Government must improve offshore exploration safety

On the eve of the first anniversary of the Deepwater Horizon disaster the EPMU and MUNZ say the Key government must apply lessons from it and the Pike River tragedy and act without delay to ensure workers have a stronger voice in offshore oil exploration safety, including comprehensive “safety case” and legal liability provisions [1].

The government also needs to legislate for best international regulatory standards and practices, enforce them effectively by increasing the number of inspectors and remove legal uncertainties about companies’ insurance liability obligations.

“The Pike River and Deepwater Horizon tragedies were reminders that workplace safety is not negotiable,” says Andrew Little, joint spokesman for the NZ section of the Trans Tasman Oil & Gas Alliance (TTOGA) of trade unions.

“New Zealand deserves the strictest levels of safety, accident prevention and response, and a comprehensive environmental safeguards regime in its Exclusive Economic Zone (EEZ), and a dedicated rescue vessel, without compromise or inconsistency.”

“Too often the free market culture says ‘increase productivity and make more profit’ but this devalues the worker’s voice on health and safety issues which isn’t good enough.”

“It’s also about a sensible recognition that some industries are inherently dangerous, such as oil, gas and mining, and people working in them are entitled to the best possible protections going.”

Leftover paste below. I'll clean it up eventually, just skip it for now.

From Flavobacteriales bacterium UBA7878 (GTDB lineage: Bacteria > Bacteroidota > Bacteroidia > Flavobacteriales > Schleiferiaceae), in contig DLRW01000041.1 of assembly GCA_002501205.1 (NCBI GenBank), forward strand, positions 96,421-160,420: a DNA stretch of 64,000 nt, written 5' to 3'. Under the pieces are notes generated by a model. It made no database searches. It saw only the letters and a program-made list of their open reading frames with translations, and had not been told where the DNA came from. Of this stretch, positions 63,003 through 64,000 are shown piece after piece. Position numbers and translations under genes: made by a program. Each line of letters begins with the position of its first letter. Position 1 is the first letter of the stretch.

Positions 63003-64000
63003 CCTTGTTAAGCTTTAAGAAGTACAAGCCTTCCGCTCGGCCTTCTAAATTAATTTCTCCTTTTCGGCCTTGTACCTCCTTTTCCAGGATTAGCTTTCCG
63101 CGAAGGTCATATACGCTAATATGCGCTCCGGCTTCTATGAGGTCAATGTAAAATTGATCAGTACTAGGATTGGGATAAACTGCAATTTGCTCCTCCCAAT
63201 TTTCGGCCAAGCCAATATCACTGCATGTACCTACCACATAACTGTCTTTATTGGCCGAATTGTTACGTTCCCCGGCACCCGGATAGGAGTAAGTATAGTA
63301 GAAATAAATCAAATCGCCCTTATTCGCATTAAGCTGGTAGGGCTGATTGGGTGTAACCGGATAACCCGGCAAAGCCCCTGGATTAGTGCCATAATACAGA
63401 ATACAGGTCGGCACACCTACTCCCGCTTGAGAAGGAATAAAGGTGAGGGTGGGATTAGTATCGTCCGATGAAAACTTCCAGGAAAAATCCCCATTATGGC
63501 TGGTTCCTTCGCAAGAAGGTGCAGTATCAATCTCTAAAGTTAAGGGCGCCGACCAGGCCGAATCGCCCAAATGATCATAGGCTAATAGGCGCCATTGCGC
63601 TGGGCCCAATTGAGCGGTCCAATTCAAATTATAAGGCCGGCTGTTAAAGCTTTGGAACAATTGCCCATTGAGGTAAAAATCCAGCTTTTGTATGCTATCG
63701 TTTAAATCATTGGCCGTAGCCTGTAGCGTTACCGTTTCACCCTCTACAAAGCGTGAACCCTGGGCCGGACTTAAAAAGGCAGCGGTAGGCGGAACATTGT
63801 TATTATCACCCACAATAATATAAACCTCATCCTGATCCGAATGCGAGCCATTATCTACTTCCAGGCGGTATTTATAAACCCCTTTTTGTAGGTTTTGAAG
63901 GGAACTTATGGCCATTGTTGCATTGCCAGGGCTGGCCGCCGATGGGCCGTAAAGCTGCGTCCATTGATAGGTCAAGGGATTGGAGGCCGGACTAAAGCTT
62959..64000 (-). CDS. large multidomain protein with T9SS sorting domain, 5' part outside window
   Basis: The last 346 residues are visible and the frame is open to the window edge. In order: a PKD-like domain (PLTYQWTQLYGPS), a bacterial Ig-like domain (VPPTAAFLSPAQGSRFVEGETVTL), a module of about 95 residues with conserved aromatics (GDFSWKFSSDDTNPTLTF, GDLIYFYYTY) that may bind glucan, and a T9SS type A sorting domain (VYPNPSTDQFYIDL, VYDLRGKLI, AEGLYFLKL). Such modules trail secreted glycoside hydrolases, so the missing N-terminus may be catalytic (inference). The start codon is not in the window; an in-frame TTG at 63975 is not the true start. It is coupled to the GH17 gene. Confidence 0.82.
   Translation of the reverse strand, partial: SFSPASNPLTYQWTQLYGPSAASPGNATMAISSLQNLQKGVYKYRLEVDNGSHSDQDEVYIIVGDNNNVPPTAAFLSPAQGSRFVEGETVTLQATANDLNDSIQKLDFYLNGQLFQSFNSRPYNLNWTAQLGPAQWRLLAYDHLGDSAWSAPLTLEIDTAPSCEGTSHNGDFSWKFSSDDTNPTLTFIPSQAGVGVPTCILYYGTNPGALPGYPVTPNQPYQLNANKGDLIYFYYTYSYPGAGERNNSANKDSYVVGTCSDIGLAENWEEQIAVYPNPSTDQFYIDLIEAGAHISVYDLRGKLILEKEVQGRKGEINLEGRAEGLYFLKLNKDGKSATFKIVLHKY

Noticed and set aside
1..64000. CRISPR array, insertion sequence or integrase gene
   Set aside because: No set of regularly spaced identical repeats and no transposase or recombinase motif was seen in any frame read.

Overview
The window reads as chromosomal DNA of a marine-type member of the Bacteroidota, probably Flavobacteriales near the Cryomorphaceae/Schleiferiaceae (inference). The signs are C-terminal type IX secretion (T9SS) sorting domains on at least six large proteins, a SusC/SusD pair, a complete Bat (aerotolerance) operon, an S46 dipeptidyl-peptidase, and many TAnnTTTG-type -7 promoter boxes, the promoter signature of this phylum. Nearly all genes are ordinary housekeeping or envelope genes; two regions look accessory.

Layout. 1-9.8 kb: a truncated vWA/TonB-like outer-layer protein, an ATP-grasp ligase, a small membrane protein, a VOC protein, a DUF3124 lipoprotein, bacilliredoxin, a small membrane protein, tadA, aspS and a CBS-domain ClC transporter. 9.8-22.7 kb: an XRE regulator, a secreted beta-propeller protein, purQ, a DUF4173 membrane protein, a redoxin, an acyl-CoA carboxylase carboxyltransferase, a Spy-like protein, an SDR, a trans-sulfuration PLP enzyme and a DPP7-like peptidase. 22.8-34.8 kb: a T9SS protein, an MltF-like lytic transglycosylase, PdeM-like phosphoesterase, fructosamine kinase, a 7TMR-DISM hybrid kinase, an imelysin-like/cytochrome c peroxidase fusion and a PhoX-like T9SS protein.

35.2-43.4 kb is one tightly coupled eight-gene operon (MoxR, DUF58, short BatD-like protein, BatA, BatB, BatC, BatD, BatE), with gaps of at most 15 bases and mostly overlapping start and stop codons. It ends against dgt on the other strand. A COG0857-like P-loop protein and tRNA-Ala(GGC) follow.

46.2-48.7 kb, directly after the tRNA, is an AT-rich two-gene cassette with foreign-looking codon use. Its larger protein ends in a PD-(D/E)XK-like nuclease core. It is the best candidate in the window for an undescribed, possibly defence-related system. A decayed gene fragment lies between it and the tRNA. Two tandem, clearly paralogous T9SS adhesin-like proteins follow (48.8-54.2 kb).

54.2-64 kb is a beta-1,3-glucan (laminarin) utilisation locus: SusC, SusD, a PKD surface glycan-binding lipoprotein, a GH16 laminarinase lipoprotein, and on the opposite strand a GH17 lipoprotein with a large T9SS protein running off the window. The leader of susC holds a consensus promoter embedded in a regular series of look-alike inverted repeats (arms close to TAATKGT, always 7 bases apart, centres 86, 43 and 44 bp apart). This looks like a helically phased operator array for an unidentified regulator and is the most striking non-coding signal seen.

“New Zealand has only one inspector overseeing safety in offshore oil exploration, which is a grave concern after the Pike River and Deepwater Horizon tragedies.”

“The government simply must increase the level of health and safety staffing and monitoring in the most hazardous sectors such as oil, gas and mining.”

“A single Department of Labour oil well inspector monitors health and safety at seven New Zealand installations and is supposed to be guarding against disasters such as the rig explosion that killed 11 workers on the Deepwater Horizon in the Gulf of Mexico last year.”

“Australia has one inspector for every three installations, Britain has one for every two and Norway has one per installation. Yet the sole New Zealand inspector is responsible for seven installations as well as all onshore petroleum and geothermal activities, which beggars belief.”

“The Department of Labour inspectorate needs more inspectors and support staff to bring the level here in line with Norway where they have one for each installation.”

[1] The Engineering, Printing and Manufacturing Union (EPMU) represents workers in the oil, gas and mining sectors and the Maritime Union of NZ (MUNZ) represents workers in the maritime and shipping sectors. Together they are the NZ section of the Trans Tasman Oil & Gas Alliance (TTOGA).


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